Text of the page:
Water impacted 3 of the 4 homes we owned. Learn from my experiences so that you can save time and money with your home.
Our first home was in Franklin, TN. Franklin is just south of Nashville. It is a great place. We lived there in the late 80s. We bought a brick rancher and an acre lot. Unlike the new homes our Realtor showed us, this home had apple trees. I am convinced now, we bought it for the apple trees. We stayed there a few years. We put the home on the market. We got it under contract. I remember the agent calling us and telling us we had a problem with the buyer’s loan. The lender paid FEMA for an updated flood map. Our property had moved into the flood plain because of new development in the area. The buyer’s lender was requiring flood insurance and the buyers were considering backing out. We purchased the property without flood insurance. We never had a problem with flooding. Only the corner of the property was included in the map. I considered donating the corner to the county and making it a public park. The buyers were able to get an elevation certificate from a surveyor and a release from their lender of the requirement.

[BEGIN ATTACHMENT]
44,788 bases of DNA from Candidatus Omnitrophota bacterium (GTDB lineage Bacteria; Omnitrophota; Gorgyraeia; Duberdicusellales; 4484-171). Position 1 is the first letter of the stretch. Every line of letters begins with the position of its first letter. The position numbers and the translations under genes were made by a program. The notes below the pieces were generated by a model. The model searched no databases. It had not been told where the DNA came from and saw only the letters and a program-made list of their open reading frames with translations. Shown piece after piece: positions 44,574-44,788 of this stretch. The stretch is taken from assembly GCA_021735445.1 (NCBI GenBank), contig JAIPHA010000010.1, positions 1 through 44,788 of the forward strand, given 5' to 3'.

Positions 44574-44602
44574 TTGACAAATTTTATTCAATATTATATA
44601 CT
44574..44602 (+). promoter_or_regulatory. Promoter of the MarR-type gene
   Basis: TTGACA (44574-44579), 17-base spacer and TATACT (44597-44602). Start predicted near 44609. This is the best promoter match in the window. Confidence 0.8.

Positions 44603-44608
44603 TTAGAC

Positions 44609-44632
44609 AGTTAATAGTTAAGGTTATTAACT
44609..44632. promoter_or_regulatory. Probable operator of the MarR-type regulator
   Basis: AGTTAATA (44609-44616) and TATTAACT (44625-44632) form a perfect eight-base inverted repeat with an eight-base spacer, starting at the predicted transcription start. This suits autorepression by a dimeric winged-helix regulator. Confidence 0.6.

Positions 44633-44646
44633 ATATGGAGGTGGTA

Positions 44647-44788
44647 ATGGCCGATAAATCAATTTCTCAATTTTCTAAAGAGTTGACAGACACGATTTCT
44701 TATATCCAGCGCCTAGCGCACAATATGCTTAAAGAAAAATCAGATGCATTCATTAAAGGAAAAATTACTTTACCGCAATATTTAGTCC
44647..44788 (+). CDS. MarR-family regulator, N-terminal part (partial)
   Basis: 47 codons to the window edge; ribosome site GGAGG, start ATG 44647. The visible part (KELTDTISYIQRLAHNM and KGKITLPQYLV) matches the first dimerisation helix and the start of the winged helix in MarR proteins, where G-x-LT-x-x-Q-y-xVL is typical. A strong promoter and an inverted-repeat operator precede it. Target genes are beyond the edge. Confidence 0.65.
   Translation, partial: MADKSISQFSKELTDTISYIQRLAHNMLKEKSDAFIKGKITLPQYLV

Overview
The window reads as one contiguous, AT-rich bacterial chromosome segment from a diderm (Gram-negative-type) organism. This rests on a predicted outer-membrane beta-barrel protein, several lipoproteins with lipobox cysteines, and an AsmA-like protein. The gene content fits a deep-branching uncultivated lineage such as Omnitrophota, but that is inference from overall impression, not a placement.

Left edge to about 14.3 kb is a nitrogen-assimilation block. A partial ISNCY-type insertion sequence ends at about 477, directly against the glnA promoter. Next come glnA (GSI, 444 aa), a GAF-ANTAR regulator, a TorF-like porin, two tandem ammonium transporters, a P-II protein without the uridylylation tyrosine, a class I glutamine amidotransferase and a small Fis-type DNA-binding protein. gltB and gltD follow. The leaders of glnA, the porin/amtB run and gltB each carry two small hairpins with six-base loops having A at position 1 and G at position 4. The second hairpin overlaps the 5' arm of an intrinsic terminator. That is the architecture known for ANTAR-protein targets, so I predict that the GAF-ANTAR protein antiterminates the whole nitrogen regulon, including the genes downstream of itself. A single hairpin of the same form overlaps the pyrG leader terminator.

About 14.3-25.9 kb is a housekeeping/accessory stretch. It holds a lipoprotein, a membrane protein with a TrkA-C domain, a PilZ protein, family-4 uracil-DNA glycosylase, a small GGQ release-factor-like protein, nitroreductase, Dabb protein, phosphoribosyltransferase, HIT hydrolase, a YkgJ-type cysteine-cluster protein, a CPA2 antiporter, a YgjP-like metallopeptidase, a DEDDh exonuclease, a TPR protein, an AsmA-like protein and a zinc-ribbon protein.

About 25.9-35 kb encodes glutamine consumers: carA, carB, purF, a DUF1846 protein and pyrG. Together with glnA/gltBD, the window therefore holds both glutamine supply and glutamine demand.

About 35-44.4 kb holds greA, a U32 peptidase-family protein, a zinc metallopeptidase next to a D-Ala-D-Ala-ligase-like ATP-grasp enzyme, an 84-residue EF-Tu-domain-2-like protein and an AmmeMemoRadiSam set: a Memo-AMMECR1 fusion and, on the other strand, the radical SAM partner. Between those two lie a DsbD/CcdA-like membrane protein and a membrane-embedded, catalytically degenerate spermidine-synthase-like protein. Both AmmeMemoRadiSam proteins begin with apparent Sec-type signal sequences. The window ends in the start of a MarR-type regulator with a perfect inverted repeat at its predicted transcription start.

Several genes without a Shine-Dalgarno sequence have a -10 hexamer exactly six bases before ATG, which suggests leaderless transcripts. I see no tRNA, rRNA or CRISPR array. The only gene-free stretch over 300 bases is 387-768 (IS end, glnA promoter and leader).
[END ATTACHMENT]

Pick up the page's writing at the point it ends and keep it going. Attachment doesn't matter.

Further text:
The second home was at the foot of Signal Mountain, TN in Spring Lake. (Note to purchasers: always have a good water drainage guy look at your property if a water name is in the name of the neighborhood – like Glorious Geyser Estates, or Wild River Homes). This was not a bad problem, but we had wash draining down the yard from a neighboring property. The home builder installed a dirt berm in the upper corner of the yard.
The third home was on a mountain. Signal Mountain. We purchased another brick rancher over a full unfinished basement. No apple trees here. This house had a sloping yard. It also had broken concrete drain pipes on the high ground side of the lot we could not see. We had lived there a few months when I noticed a small trickle of water on the basement floor. As the rain kept coming, the water quickly became a small stream through the basement. It was then, I really started noticing the rust marks on the steel supports and heating system. I had simply overlooked them as age and not due to potential water in the basement. This fix required a back hoe, rock, water proofing, and upper and lower drains. You can definitely have water problems on a mountain. Especially one with little soil and lots of rock formations where water can run and damn up against a block wall. The sustained slow pressure of water will force its way into your home at the base above the footer.
Three times a charm, the 4th home is well graded and has a bed of gravel as well as a vapor barrier. There are drains on all corners taking the water 20-25 feet into the yard at lower points.
Water impacted 3 of the 4 homes we owned. Consult your agent for good guidance on how to mitigate potential water issues with your home.